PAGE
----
After the death of Ptolemy I, the Ptolemies started to embrace native traditions of divine rulership. Later on, incest became a norm in their lineage. Born in 70 or 69 BC, Cleopatra’s ancestry had quite several people marrying their siblings to preserve their bloodline. Most of her ancestors are unknown, the few, however, allow us to trace her parents. Her mother was Cleopatra V Tryphaena, and her father was Ptolemy XII. Her father and mother were both children of the same father. Her mother was, however, mothered by a concubine while her father’s mother was the legitimate wife.[3]

She Influenced the Assassination of Caesar

She went to live in Rome in 46 BC and there she was at the time Caesar was stabbed. After the assassination, Cleopatra was banished from Rome because of the hatred that the Romans had for her. They believed that Caesar spent too much of the roman’s wealth on Cleopatra. Money that could have been used in developing Rome was used in financing his mistress’ lavish life by buying her riches. Her influence on Caesar’s foolish decisions led the Senate to conspire to have him killed. She dressed with similarity to Isis, the Egyptian goddess. Upon her departure from Rome, she left a lot of her influence on the people. On the positive side, forming political ties with Cleopatra helped the Roman empire acquire much wealth.[4][5]

She Was Accused of Bewitching a Man

Mark Antony was so much charmed by Cleopatra that it seemed he could do anything for her. Octavian became furious over Mark Antony’s decisions and accused Cleopatra of bewitching him. Antony had gone so far as to give Cleopatra and her son parts of Syria, Phoenicia, and Cyprus. This led Octavian into thinking that they would lose the Roman empire to the Egyptian queen. Antony went ahead to prove his commitment to Cleopatra by divorcing his wife after scandals erupted concerning his relationship with her. She charmed Antony so much that he could not imagine living without her. After Octavian’s triumph in the battle of Actium, Antony stabbed himself to death, thinking that the love of his life, Cleopatra, had died.[6]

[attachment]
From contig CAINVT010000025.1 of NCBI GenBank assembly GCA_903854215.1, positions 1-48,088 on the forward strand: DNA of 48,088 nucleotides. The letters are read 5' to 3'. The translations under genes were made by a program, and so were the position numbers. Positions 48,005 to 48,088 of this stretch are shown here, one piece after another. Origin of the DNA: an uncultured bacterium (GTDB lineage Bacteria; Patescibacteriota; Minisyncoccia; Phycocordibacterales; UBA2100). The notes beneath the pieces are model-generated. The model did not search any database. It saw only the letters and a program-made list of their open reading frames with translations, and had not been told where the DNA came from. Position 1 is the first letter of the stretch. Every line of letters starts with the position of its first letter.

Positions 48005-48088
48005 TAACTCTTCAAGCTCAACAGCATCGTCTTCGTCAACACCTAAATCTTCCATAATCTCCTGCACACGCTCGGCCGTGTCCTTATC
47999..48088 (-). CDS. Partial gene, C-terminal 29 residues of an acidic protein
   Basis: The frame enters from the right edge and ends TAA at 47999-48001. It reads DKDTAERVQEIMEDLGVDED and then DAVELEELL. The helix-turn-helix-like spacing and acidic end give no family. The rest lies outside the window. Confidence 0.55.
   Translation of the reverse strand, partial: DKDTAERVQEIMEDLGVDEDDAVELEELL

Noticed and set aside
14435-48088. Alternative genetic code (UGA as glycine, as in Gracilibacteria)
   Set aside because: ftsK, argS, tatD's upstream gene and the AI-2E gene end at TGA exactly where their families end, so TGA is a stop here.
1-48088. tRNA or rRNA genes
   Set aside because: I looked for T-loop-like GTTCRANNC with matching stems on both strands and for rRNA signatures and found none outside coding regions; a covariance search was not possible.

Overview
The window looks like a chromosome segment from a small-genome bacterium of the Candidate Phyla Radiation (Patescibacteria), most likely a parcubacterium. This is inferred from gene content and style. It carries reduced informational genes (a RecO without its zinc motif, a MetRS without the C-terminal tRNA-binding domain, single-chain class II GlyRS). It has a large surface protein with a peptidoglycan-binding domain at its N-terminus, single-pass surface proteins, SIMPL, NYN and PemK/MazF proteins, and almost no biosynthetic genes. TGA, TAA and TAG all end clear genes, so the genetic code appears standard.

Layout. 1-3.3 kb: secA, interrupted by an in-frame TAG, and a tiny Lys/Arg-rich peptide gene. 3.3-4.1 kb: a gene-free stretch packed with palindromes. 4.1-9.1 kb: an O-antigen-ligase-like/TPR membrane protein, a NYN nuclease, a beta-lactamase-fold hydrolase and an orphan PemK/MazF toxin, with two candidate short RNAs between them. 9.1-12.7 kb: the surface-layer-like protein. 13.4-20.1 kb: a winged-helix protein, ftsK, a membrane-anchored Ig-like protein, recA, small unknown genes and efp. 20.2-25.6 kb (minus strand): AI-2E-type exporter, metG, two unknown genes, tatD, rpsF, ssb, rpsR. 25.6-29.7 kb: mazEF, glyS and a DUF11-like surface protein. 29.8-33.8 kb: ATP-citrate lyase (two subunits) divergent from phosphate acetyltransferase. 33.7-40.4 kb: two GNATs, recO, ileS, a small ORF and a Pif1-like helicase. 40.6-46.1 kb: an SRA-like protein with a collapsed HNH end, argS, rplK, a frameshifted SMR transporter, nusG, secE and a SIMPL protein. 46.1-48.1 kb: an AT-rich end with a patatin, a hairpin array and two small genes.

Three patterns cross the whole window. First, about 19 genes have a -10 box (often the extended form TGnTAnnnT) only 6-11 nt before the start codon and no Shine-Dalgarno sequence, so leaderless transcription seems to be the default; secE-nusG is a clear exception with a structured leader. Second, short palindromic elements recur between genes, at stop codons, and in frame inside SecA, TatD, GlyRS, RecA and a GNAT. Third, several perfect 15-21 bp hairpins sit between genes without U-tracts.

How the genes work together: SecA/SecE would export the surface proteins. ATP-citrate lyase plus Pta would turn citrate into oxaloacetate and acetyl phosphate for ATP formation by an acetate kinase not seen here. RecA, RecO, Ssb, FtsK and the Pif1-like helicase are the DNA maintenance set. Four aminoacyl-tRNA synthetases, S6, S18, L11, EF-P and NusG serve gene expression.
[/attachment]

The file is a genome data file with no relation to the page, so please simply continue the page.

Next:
She Had More Brains Than Beauty

During the Greek reign over Egypt, education for the royal family was stressed for both boys and girls equally so that both could take the throne. This was so as Cleopatra was very educated. Her intelligence rather than her beauty was undoubtedly her biggest strength. Ancient historians report that Cleopatra was not that beautiful. She, however, had a seductive charm. She learned languages quickly and was fluent in nine languages among them being Egyptian. Previous rulers had relied on interpreters to translate Greek to Egyptian. Cleopatra could speak well in public, a skill that was highly regarded. During her rule, she was able to communicate easily with other kings, thus making her reign so admirable.[7]